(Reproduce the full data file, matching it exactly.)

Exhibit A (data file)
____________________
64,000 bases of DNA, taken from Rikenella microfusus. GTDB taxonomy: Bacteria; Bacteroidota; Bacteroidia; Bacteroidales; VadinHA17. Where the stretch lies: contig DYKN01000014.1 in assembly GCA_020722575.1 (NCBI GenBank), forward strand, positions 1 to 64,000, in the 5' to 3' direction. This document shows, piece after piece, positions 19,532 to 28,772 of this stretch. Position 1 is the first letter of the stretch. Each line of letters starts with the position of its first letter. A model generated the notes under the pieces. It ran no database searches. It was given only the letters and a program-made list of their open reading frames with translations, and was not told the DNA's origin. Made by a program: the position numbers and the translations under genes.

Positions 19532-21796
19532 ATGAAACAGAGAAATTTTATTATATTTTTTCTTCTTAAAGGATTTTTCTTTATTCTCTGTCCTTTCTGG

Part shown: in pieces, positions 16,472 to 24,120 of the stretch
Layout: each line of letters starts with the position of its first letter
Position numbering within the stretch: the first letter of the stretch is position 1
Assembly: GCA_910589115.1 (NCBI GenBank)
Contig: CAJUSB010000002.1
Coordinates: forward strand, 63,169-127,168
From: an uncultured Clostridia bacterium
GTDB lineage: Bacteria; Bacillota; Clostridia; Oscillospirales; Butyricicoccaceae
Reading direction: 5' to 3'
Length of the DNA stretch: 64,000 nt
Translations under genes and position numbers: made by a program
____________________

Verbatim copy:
64,000 bases of DNA, taken from Rikenella microfusus. GTDB taxonomy: Bacteria; Bacteroidota; Bacteroidia; Bacteroidales; VadinHA17. Where the stretch lies: contig DYKN01000014.1 in assembly GCA_020722575.1 (NCBI GenBank), forward strand, positions 1 to 64,000, in the 5' to 3' direction. This document shows, piece after piece, positions 19,532 to 28,772 of this stretch. Position 1 is the first letter of the stretch. Each line of letters starts with the position of its first letter. A model generated the notes under the pieces. It ran no database searches. It was given only the letters and a program-made list of their open reading frames with translations, and was not told the DNA's origin. Made by a program: the position numbers and the translations under genes.

Positions 19532-21796
19532 ATGAAACAGAGAAATTTTATTATATTTTTTCTTCTTAAAGGATTTTTCTTTATTCTCTGTCCTTTCTGG

Part shown: in pieces, positions 16,472 to 24,120 of the stretch
Layout: each line of letters starts with the position of its first letter
Position numbering within the stretch: the first letter of the stretch is position 1
Assembly: GCA_910589115.1 (NCBI GenBank)
Contig: CAJUSB010000002.1
Coordinates: forward strand, 63,169-127,168
From: an uncultured Clostridia bacterium
GTDB lineage: Bacteria; Bacillota; Clostridia; Oscillospirales; Butyricicoccaceae
Reading direction: 5' to 3'
Length of the DNA stretch: 64,000 nt
Translations under genes and position numbers: made by a program